("marked") silence (Sobkowiak 1997). This dichotomy represents a kind of
middle-class, Anglo-American and British norm, with mainstream schooling
in the US and in Britain largely subscribing to a white, middle-class ethos (e.g.
Willis 1977; Barton and Walker 1983; Entwistle 1978; Lawton 1975; Walker-
dine 1985; Edwards and Redfern 1991; Brantlinger 1993). Evidently, in such
contexts oracy, verbal competence, articulateness and participation in discus-
sions will be prized more highly than silent participation, listenership, and ob-
servation.
We started this chapter by referring to Fairclough's and Cameron's work
which advises caution in establishing criteria for the development and assess-
ment of communication skills, which should not be based on simplistic views of

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Teachers ' beliefs about students ' talk and silence 239

linguistic variation and communication strategies. On the basis of our research,


we postulate a further rethink of the link which seems to be customarily made
between the broadly defined concepts of talk and silence, their attribution to
students and drawing conclusions about their academic success (or failure).
Of course, dominant educational theory favours the approach to talk and
silence displayed in the UCAS references discussed above. One study of the
"quiet child" in a primary school context is based on "the premise that habitu-
ally quiet non-participatory behaviour is detrimental to learning" (Collins 1996:
195, see also Chapter 1). Unfortunately, the author does not give any empirical
evidence or references to the work which corroborates such a claim. Although
we can agree that the conceptualization of academic silence as a withdrawal
from cognitive activity due to the pathology of the child's social environment,
for example, is clearly pedagogically undesirable and detrimental to the child's
educational success, we would also argue that certain types of silence in the
classroom need not be negatively stereotyped. For example, silence may fa-
cilitate listening and comprehension. Besides, not all students who talk a lot in
class - the "noisy" ones - need necessarily be academically successful.
However, these functions of silence are rarely appreciated due to the percep-
tion of silence as unable to perform the ideational function of language, which
is central to the education process. This is certainly important, but if we ac-
cept communication to be a two-way process, listening and comprehension of
ideational meanings is indeed very well served by silence (construed as active
listenership), and we know of no empirical studies which demonstrate that stu-
dents who speak more in class outperform academically those students who do
not. (Certainly, classroom talk is not solely content oriented and interaction at
the relational/procedural level cannot clearly be ignored, cf. Sarangi 1988.)
Finally, we need to address briefly the issue of a seemingly unequal treat-
Copyright 2004. De Gruyter. All rights reserved.

ment of male and female students by male referees with respect to the mention
of talk in their references. We have shown that references to talk carry more
positive value than those to silence. Therefore, giving more weighting to the
talk of males in educational settings (by male referees) seems to advantage
them over female students. In fact, our finding is consistent with some earlier
work on language and gender in education.
It has been argued, for example, that males speak more in the classroom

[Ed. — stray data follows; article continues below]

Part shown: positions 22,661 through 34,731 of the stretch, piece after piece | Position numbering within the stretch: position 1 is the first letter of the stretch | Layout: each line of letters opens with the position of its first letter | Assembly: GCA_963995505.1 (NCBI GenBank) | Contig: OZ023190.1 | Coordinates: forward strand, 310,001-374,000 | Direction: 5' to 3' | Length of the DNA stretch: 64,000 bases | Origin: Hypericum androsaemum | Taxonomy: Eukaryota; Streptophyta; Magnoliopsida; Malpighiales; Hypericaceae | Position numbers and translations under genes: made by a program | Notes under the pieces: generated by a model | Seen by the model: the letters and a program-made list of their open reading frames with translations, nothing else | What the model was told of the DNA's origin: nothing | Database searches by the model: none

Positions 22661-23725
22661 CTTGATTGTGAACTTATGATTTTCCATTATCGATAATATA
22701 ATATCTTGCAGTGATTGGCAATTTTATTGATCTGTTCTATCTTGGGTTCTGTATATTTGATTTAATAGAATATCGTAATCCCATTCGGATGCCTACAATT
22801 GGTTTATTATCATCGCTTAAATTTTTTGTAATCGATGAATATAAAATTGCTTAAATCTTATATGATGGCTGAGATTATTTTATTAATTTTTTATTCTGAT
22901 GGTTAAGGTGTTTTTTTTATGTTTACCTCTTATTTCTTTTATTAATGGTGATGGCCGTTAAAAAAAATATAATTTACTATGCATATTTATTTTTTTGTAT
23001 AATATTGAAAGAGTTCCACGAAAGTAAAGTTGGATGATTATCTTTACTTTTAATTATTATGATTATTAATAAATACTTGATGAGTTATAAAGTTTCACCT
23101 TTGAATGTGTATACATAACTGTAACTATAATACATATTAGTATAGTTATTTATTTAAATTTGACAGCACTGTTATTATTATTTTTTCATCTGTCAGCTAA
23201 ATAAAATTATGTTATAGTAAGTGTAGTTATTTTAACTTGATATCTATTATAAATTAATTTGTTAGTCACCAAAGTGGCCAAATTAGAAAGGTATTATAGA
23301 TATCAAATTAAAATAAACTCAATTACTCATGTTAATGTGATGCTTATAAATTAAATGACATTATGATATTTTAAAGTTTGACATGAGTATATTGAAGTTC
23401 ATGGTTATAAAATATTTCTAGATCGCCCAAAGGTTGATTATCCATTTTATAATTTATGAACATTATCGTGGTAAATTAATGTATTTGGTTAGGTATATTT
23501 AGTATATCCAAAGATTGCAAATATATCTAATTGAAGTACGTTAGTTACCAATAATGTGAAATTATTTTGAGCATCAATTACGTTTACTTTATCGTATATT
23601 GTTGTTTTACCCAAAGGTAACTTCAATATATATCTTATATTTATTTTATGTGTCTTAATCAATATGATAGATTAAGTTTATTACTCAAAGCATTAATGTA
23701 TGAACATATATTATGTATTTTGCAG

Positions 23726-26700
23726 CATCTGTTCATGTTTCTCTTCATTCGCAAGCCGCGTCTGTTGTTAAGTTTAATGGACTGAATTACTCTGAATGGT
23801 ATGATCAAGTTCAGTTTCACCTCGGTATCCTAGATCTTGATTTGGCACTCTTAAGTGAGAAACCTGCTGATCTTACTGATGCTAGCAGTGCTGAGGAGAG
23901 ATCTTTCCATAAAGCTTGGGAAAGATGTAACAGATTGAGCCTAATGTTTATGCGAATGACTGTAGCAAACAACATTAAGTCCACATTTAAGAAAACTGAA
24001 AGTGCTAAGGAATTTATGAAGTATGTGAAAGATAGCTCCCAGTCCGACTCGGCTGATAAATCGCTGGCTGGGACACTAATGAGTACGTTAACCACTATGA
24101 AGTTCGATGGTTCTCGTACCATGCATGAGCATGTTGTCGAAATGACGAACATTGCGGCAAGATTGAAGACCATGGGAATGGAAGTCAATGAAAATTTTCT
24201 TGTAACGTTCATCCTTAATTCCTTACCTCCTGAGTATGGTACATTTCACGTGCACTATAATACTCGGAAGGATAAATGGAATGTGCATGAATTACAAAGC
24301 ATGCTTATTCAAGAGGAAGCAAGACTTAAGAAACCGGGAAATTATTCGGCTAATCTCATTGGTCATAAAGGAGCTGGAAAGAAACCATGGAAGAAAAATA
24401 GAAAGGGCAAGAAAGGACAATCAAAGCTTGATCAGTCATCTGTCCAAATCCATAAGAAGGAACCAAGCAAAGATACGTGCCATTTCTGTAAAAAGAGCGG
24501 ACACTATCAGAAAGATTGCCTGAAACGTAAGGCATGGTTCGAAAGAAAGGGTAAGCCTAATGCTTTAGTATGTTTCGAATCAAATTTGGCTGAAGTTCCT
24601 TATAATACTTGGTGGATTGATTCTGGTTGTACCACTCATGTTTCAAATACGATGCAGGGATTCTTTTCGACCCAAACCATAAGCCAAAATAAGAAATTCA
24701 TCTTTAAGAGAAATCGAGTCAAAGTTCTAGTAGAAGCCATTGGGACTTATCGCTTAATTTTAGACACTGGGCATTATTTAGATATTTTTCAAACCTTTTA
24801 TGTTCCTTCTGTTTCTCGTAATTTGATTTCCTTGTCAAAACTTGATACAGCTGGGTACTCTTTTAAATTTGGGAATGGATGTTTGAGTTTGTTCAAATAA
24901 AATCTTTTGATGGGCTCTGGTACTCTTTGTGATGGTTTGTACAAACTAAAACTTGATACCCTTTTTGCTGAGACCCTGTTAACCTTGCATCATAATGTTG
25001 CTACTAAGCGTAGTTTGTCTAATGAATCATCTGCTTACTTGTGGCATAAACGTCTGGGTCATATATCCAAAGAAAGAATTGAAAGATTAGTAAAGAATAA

than females (Spender 1982; Jule 2005; see also Kramarae and Treichler 1990),
although not all evidence is equally conclusive (Swann 1992, 1988). Overall,
boys tend to take more turns but there are also quiet boys and some outspoken
girls. Interestingly, much of the talk that boys do in the classroom is not aca-
demically related. Swann (1992) quotes French and French (1984), who dem-
onstrate how boys (more so than girls) secure more turns by answering teachers'

Jaworski, Adam, Nikolas Coupland, and Dariusz Galasinski. Metalanguage, edited by Adam Jaworski, et al., De Gruyter, 2004.
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240 Adam Jaworski and Itesh Sachdev

questions in extraordinary, almost bizarre ways thus eliciting more questions


about what they have said and thus drawing teachers' attention to themselves
more than girls do. Likewise, Altani (1995) quotes Greek teachers, who seem to
agree (and in many cases endorse the status quo) that boys are more disruptive
in class than girls.
But then, if boys do talk more in class than girls, even if it is not solely for
academic purposes, why do female referees not follow the male referees' pat-
tern of referring to female students' talk less often than to male students' talk?
A possible answer may lie in the subconscious yet discriminatory dismissive
view of female students' talk in the classroom. In their study of language and
gender in the GCSE oral English examination, Jenkins and Cheshire (1990) and
Cheshire and Jenkins (1991) demonstrate that teachers assess the communica-
tion skills of boys and girls differently. For example, the cooperative style of
girls (allowing others to talk) is negatively assessed as displaying 'not enough
content'. Once the female-led cooperative talk leads to a smooth flow of con-
versation, both male and female students are praised for the supportive nature of
talk within their group. Furthermore, boys who receive praise from their teach-
ers for their talk largely depended on being drawn into the discussion by girls,
whose role in this respect does not seem to be appreciated.

7. Conclusion

No study known to us has shown a positive correlation between a student's


amount of speaking in class and his/her academic achievement. In fact, if male
students do indeed speak more in class than girls, then, in the light of recent